Because I’d previously
tried and it didn’t work.
So as I was trying, I
noticed, I said, “Wow,
“I’m succeeding at this.” (laughs)
You go to the meeting every week
and they ask you how
you’re doing, and I’ll say,
“I’ve gone from a pack a
week down to a half a pack.”
The other patients that’s
there, okay, they’re trying,
but honestly they didn’t do as
good at that particular time
so I said, “Oh, wow,” so
I said, “You know what?
“I’m gonna continue. I’m gonna beat them.”
So I went little by little that way
until I actually stopped, and then
I also joined a meditation class.
And that dealt with breathing a lot.
So when I actually wanted
the cigarette at times,
since I’d begin then to
slow down the smoking,
I would say, “Okay, I’m
gonna try to breathe,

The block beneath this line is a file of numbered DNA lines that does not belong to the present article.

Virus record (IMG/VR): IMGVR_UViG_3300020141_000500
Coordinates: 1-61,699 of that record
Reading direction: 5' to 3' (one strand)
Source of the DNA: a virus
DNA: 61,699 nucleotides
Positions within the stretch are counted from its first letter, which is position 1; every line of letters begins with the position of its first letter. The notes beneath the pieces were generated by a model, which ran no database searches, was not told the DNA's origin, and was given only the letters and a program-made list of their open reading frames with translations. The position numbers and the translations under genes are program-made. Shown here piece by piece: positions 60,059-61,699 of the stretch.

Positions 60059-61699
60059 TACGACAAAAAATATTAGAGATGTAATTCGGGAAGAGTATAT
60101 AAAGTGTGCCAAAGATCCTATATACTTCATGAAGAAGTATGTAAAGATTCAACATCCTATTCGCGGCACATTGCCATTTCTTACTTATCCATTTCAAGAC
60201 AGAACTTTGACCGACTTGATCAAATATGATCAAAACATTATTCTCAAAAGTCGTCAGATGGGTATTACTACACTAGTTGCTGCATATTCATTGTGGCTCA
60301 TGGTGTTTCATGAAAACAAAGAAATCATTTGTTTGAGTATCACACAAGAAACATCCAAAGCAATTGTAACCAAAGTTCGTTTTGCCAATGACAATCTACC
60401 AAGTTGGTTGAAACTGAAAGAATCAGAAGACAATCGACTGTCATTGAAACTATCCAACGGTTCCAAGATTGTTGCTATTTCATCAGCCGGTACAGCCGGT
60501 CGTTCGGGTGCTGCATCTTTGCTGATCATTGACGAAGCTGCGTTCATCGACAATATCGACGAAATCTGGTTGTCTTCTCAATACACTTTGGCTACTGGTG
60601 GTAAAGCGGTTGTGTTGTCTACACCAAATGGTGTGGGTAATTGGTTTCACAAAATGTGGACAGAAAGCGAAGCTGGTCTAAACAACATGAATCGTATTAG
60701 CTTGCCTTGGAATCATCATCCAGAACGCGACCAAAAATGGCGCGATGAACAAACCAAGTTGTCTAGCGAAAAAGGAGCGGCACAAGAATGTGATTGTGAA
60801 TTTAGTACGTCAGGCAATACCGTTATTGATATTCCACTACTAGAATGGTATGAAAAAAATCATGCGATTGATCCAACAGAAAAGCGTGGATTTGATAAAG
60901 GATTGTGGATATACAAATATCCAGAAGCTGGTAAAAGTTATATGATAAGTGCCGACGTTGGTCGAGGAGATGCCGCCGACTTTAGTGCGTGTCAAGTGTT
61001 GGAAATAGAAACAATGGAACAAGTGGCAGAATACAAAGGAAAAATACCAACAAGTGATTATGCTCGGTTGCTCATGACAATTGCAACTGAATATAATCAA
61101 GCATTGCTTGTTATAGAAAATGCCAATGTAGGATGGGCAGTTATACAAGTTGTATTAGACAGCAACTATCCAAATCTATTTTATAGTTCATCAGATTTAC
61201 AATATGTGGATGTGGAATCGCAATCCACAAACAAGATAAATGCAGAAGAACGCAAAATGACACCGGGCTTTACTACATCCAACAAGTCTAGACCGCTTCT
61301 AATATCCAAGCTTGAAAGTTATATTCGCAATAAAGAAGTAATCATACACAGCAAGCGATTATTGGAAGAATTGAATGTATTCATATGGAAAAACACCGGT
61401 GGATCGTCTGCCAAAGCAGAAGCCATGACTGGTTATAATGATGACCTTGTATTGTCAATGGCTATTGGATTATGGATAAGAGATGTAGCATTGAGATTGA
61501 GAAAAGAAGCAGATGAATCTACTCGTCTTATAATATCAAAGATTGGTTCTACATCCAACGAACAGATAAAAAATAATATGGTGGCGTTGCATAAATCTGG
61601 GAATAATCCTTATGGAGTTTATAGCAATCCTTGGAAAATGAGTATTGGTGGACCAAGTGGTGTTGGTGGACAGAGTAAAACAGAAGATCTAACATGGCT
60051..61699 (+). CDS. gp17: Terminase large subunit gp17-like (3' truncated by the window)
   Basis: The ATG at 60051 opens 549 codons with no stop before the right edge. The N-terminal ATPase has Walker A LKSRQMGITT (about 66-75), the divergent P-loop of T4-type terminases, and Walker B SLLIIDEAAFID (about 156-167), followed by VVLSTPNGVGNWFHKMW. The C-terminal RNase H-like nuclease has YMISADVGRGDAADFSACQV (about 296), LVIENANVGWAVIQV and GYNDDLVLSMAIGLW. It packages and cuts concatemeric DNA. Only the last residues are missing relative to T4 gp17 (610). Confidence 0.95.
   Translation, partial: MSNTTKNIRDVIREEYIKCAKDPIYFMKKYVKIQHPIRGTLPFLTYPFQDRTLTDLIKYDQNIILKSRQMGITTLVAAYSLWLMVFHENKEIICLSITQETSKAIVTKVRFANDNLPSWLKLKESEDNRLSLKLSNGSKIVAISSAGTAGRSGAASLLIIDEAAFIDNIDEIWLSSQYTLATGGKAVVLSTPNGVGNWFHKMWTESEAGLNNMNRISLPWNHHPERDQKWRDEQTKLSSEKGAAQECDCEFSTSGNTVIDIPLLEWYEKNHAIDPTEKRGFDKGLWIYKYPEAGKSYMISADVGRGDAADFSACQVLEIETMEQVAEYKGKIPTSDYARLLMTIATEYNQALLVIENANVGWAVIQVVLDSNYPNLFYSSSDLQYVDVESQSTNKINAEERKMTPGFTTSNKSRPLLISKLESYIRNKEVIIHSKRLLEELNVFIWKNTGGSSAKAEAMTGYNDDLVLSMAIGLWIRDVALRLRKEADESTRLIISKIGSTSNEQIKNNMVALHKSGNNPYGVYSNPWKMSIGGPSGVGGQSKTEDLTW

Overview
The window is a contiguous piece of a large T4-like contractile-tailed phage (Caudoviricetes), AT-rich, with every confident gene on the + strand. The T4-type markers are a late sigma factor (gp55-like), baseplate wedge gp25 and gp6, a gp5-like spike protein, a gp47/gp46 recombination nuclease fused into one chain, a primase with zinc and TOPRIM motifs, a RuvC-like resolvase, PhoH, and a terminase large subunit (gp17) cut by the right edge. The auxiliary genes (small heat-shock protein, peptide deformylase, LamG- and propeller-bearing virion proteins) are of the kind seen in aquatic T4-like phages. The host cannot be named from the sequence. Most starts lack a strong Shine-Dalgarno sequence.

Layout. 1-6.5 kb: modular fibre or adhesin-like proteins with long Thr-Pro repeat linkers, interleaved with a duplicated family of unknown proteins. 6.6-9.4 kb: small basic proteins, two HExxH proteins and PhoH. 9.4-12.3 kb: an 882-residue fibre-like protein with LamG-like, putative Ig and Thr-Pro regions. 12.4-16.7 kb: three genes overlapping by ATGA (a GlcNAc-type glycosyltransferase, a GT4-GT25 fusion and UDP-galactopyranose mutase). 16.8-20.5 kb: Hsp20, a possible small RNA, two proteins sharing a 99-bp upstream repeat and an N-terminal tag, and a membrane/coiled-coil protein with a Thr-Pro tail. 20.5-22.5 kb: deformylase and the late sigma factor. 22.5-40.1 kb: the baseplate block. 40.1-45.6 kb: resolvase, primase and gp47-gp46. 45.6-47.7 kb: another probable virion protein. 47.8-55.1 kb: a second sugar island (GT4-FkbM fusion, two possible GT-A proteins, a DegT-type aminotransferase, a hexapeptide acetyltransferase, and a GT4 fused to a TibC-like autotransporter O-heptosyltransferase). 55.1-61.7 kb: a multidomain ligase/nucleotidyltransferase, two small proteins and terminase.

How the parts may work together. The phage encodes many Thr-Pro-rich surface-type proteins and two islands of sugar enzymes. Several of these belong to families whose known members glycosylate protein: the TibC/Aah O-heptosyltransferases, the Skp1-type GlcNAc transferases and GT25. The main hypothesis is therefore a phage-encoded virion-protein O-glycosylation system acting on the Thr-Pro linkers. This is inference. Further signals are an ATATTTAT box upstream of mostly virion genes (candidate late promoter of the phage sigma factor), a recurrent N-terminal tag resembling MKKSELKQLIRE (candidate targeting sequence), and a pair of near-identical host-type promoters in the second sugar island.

“and let it go through my mind,”
and maybe in a minute or
so I will not want it.
And I started meditating
myself, just at home.
And actually that helped.
I took it step by step.
I just didn’t actually
go cold turkey or quit;
I took it step by step that time.
To me personally the reason
I say that was helpful
was because I was trying my best
to quit along with someone else,
because all the other times that I tried,
actually I went back to
smoking, I couldn’t quit.
– There are several different options
for HIV patients who want to quit smoking.
Nicotine replacement therapy
through gum, lozenges,
inhalers, spray, and patches,
can be an effective tool
for quitting smoking.
In addition, primary care
physicians or psychiatrists
can also prescribe two medications:
buproprion, or varenicline.
The combination of these medications
with nicotine replacement
therapy has been shown
to be the most effective
treatment for quitting smoking.
However, physicians should
be aware when prescribing
varenicline that in patients
with a mental illness
this medication could potentially
worsen their condition.